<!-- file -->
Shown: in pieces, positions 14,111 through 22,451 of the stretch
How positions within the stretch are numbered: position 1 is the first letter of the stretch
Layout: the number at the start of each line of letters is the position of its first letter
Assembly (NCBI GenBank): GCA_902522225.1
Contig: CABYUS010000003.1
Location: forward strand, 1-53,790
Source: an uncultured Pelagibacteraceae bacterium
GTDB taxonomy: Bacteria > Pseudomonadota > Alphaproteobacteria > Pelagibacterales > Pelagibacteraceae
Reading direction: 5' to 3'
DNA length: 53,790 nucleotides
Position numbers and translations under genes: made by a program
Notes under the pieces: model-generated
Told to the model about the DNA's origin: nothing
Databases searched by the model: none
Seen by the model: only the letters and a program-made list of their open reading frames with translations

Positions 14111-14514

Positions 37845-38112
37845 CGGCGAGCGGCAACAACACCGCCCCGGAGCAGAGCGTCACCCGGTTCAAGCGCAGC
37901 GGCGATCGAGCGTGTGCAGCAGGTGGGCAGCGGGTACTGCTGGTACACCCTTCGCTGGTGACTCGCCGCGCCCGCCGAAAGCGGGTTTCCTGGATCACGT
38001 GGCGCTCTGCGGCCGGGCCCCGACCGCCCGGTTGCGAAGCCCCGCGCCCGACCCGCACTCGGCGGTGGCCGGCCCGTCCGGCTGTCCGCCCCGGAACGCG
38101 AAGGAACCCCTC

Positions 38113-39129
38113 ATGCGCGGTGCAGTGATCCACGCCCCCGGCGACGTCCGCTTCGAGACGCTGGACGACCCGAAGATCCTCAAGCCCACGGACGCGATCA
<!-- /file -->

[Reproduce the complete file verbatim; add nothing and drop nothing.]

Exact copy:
Shown: in pieces, positions 14,111 through 22,451 of the stretch
How positions within the stretch are numbered: position 1 is the first letter of the stretch
Layout: the number at the start of each line of letters is the position of its first letter
Assembly (NCBI GenBank): GCA_902522225.1
Contig: CABYUS010000003.1
Location: forward strand, 1-53,790
Source: an uncultured Pelagibacteraceae bacterium
GTDB taxonomy: Bacteria > Pseudomonadota > Alphaproteobacteria > Pelagibacterales > Pelagibacteraceae
Reading direction: 5' to 3'
DNA length: 53,790 nucleotides
Position numbers and translations under genes: made by a program
Notes under the pieces: model-generated
Told to the model about the DNA's origin: nothing
Databases searched by the model: none
Seen by the model: only the letters and a program-made list of their open reading frames with translations

Positions 14111-14514

Positions 37845-38112
37845 CGGCGAGCGGCAACAACACCGCCCCGGAGCAGAGCGTCACCCGGTTCAAGCGCAGC
37901 GGCGATCGAGCGTGTGCAGCAGGTGGGCAGCGGGTACTGCTGGTACACCCTTCGCTGGTGACTCGCCGCGCCCGCCGAAAGCGGGTTTCCTGGATCACGT
38001 GGCGCTCTGCGGCCGGGCCCCGACCGCCCGGTTGCGAAGCCCCGCGCCCGACCCGCACTCGGCGGTGGCCGGCCCGTCCGGCTGTCCGCCCCGGAACGCG
38101 AAGGAACCCCTC

Positions 38113-39129
38113 ATGCGCGGTGCAGTGATCCACGCCCCCGGCGACGTCCGCTTCGAGACGCTGGACGACCCGAAGATCCTCAAGCCCACGGACGCGATCA